Rosie would be proud of me...
...cus I've joined the work force!
As a recent grad, and in preparation for grad school,
I felt this year was a good time
to start working and building my resumé.
I'd like to get my masters in Marriage Family Therapy,
then get my PPS certificate to be a counselor to little children.
...and in preparation for that...
I just finished my first week of work at
Foothill Elementary as an
I am technically an employee of Wasatch Mental Health.
They have a set-up with Alpine School District
which allows them to use their facilities.
it's like we're a part of the school,
but we also do our own thing.
There are 3 classrooms at Foothill Elementary
with each class having 12 kids,
and 5 aides.
The Autism program is called Giant Steps.
It was started in 1997
and has been a huge success with more
than 100 kids on the waiting list.
The children are ages 3-5 and are divided
based on skill level instead of age.
I have been assigned to the lowest functioning level,
so I get all the sweet little ones just beginning the program
or returning for a second year.
Our day consists of activities like:
bathroom (potty training haha)
The classroom is such a happy atmosphere. Colorful posters, cubbies of toys and paint, charts of activities for that day, miniature chairs, and then add 11 small bodies, backpacks and pairs of shoes and it's a party!
Every day, there are 4-5 very organized sessions
where we work with the kids to teach them
general things like letters, numbers, and colors.
Then we practice more specialized things like
sitting still with feet on the ground and hands in lap, quiet voices,
learning how to point their finger, use sign-language, imitate simple actions,
and follow basic instructions like "stand up", "color the picture", or "push the toy car."
One "work session" may consist of first beginning with teaching the child to sit with feet on the ground for three seconds. They are then immediately rewarded by an option of two reinforcers,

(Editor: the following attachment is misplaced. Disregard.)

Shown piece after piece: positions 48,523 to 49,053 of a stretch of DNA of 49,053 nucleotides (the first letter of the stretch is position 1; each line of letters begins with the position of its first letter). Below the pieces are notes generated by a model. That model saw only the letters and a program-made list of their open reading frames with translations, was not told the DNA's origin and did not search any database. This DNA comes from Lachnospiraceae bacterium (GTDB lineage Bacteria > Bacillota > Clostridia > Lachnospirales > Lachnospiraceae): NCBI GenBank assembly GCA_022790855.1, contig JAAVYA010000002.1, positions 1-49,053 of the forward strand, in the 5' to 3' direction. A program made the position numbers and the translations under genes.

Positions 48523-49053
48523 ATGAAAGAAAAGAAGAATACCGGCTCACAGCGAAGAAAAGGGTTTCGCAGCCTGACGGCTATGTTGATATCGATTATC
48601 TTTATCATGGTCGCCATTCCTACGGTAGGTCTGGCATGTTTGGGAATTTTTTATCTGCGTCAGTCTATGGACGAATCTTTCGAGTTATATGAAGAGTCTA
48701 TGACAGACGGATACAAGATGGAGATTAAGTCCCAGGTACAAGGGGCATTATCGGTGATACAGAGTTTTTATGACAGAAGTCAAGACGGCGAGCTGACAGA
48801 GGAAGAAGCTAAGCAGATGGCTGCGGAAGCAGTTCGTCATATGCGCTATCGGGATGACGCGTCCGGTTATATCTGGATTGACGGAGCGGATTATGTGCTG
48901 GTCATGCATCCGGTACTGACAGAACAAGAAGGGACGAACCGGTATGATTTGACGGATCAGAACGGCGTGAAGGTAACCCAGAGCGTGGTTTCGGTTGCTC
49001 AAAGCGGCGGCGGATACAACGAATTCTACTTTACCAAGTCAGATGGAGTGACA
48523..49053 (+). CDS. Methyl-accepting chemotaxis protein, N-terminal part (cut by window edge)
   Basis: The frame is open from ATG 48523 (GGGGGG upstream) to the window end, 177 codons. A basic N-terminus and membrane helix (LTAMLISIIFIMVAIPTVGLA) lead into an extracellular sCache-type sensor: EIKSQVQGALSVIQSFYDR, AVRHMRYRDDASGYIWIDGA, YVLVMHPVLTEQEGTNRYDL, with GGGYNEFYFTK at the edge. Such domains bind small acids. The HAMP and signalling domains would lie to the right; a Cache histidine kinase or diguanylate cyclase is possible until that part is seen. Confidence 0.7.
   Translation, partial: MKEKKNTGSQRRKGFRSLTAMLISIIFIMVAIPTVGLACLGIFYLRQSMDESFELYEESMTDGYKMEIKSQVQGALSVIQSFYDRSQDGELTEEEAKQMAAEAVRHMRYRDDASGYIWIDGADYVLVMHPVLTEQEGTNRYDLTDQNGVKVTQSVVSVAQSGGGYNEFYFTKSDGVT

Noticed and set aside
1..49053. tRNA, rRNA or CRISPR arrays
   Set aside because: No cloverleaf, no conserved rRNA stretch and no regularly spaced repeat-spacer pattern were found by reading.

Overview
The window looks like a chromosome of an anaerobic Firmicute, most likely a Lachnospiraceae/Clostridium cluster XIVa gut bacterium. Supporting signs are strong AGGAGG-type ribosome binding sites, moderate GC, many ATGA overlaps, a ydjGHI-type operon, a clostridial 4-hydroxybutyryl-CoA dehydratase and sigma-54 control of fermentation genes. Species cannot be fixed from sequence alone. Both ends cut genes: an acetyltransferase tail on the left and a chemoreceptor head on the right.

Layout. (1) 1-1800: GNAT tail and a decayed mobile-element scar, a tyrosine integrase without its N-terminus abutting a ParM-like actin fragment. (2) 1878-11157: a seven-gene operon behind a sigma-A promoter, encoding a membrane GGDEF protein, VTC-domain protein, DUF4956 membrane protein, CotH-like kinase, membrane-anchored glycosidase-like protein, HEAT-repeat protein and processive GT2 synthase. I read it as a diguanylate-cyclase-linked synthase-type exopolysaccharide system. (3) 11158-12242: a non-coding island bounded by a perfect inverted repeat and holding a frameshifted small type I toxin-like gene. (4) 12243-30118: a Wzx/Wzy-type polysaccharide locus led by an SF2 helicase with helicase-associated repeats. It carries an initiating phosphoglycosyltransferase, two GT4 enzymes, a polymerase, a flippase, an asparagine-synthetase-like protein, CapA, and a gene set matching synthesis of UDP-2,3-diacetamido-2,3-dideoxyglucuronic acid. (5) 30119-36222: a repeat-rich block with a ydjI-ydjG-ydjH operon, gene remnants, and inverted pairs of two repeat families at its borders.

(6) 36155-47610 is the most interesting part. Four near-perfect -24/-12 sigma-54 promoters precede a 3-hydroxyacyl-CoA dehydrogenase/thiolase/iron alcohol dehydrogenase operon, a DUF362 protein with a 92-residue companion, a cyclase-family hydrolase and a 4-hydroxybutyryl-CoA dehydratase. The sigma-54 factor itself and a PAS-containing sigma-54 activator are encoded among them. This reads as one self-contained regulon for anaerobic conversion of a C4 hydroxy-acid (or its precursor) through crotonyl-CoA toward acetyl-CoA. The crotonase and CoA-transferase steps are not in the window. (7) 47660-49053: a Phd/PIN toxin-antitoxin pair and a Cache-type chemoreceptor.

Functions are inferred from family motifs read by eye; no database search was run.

like cereal or a toy. They have to point their finger and sign "please" to receive the reinforcer. This step alone may take quite a few weeks to really 'get down'. Gradually we work up to adding having hands in lap, being quiet, and eye contact.
The eye contact has been the most interesting step for me to watch a child learn. The simple act of responding to their name being called and being able to look you in the eye for 3 seconds with feet on the floor and hands in lap and not making noise is huge!
Being my first week, I experienced a lot of 'firsts' and already it's such a blur.
You have to chart the simplest activities that show improvement, I can tell it is going to be a slower process, but so rewarding. I hope I never forget the first moment of success I had in one of my work sessions where a little boy had feet down, hands in lap, quiet voice and looked me straight in the eye for three seconds. It was such a thrill I just know I'm in the right place.
After living alone for two weeks I am absolutely soaking up every ounce of love these children give me. They hug with open love and when they laugh...the sound is pure happiness.
One little boy got the HUGEST kick out of a toy phone as one of his reinforcers.
He would push the button and Buzz Lightyear's voice would sound
and he just laughed and laughed. I picked up that he likes anything that makes noise,
so the other day on the play ground I ran my nails along the metal fence and said,
"Listen. Noise." That's all it took. He got a huge smile, imitated my action and, laughing, said,
"Noise! Noise!" over and over. Simple pleasures.
I am SO blessed and excited to work this year with these children.
The soul is healed by being with children.